O’Sullivan Davies Lawyers Partner Andrew Davies today welcomed the proposed law reforms that includes making non-fatal strangulation a stand-alone crime that carries a penalty of up to seven years in prison, as reported in The West Australian on 27 November 2019.
“Last month we held a professional development seminar about domestic violence and the effects of non-fatal strangulation, and the statistics are alarming,” Mr Davies said.
“Not only are non-fatal strangulation victims seven times more likely to be killed by their intimate partner, but more than half of them go undetected and don’t show any signs or symptoms. Sometimes symptoms such as brain damage isn’t apparent until two or three weeks later.
“It’s important that family lawyers and indeed all those working with domestic violence victims including police, social workers, medical staff and others ask the right questions to ascertain if non-fatal strangulation has occurred - it’s a red flag that should be acted upon immediately as an indicator of potential increased violence.
“Not only is the future risk of homicide significantly increased, but the health implications can be serious and permanent – it can lead to stroke.”
Doctor Debbie Smith from King Edward Memorial Hospital gave an informative presentation in the O’Sullivan Davies office about non-fatal strangulation citing that strangulation is not always used to kill a partner but often used as a sign to let the victim know that the perpetrator could kill them very easily.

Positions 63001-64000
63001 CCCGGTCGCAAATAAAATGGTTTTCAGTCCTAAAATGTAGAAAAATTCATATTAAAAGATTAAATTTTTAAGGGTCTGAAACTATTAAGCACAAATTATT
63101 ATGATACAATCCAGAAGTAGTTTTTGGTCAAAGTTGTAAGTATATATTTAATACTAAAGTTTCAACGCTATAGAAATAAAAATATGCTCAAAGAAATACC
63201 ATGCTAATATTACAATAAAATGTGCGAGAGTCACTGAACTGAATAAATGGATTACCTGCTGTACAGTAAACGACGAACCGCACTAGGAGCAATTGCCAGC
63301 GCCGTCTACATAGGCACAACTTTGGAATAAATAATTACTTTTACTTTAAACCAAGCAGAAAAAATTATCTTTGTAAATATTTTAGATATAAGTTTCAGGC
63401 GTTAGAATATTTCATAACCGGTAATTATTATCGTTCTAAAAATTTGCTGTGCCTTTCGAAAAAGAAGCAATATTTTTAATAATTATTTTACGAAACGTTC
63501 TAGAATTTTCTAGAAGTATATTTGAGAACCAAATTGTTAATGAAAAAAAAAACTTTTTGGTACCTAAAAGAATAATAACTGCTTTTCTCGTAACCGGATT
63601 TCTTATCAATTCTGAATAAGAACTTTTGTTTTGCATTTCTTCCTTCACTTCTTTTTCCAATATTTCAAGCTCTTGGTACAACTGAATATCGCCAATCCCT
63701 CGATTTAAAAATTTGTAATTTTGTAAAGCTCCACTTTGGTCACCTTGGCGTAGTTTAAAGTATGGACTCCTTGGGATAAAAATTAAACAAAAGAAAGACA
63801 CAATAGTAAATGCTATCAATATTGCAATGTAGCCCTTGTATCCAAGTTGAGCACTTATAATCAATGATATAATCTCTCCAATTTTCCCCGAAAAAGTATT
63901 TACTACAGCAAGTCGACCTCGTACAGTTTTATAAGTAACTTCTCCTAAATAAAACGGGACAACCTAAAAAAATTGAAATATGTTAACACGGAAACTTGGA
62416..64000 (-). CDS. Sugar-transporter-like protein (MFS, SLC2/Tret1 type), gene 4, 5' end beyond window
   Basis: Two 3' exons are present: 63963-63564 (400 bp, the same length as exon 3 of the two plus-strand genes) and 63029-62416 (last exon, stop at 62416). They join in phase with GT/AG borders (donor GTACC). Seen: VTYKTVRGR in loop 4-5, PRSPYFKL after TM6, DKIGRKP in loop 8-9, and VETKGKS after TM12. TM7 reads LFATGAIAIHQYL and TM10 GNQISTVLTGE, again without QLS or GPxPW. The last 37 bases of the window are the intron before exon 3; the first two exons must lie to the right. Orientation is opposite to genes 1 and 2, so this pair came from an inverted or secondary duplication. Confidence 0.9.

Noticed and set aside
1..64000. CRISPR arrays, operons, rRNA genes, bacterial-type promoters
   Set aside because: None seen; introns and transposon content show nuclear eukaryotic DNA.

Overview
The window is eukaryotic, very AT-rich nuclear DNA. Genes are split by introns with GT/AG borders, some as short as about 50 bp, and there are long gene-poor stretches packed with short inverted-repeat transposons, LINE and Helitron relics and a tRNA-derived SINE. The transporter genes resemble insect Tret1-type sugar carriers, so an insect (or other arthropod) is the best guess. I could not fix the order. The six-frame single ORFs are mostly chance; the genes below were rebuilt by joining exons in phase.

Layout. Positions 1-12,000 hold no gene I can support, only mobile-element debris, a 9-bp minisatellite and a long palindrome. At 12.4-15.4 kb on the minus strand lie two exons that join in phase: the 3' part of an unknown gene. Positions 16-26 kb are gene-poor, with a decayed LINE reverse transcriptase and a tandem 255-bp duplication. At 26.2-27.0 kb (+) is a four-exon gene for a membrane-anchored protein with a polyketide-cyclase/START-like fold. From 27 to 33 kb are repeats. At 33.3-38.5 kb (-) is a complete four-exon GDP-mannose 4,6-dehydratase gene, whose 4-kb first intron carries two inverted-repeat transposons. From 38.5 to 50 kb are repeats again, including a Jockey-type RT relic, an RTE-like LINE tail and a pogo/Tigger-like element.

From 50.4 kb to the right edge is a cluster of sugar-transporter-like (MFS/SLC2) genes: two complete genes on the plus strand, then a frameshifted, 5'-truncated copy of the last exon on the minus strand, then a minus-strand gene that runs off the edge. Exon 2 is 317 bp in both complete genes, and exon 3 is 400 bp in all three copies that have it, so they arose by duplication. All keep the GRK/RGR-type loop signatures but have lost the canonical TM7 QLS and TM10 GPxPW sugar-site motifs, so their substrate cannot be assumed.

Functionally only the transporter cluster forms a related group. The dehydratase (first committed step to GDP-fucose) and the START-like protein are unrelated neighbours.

In the USA, past history of non-fatal strangulation was present in 43 per cent of completed homicides by an intimate partner. There is no published Australian data on non-fatal strangulation prevalence.
“At the moment, non-fatal strangulation is under-recognised and minimised, the introduction of the proposed legislation will counter that and it’s one that we welcome,” Mr Davies said.
“The unfortunate but very real statistic is that one in four women will experience intimate partner violence in their lifetime and ten per cent of these women will experience near-fatal strangulation by their partner.”
In data collected from WA refuges, Safe at Home services, Domestic Family Violence outreach services and the Central Referral Service in 2018 from 530 new clients who had experienced non-fatal strangulation showed that 86 per cent of victims had experienced non-fatal strangulation in the past 12 months including 11 pregnant women and two holding a baby at the time. The victims were mothers to 1,123 children, the oldest victim was 71 years of age and the youngest an eight-month old baby. Only 52 per cent of these victims showed visible injuries of non-fatal strangulation.
“It’s an unfortunate fact that domestic violence is something family lawyers deal with on a regular basis, so equipping lawyers with information from experts like Doctor Debbie Smith is something we value highly, in fact, I don’t know of any other family law firm that holds education sessions with its peers,” Mr Davies said.
Mr Davies said that actively contributing to the industry is a key value at O’Sullivan Davies Lawyers and is demonstrated by inviting other firms to attend professional development sessions.
About Doctor Debbie Smith
Dr Debbie Smith is a Fellow of the Faculty of Clinical Forensic Medicine of the Royal College of Pathologists of Australasia and is currently completing a Masters in Forensic Medicine at Monash University. She over 17 years’ experience as a Senior Medical Practitioner at the Sexual Assault Resource Centre in Perth and over this time, Debbie has provided medical and forensic care to adolescents and adults after recent sexual assault, many relating to intimate partner violence. She has co-authored the SARC medical forensic manual, provides under-graduate and post-graduate education and appears as an expert witness in court in sexual assault cases. Debbie helped develop the SARC clinical database and has published research on genital and general body injury in sexual assault, the use of early forensic evidence kits and non-fatal strangulation in sexual assault.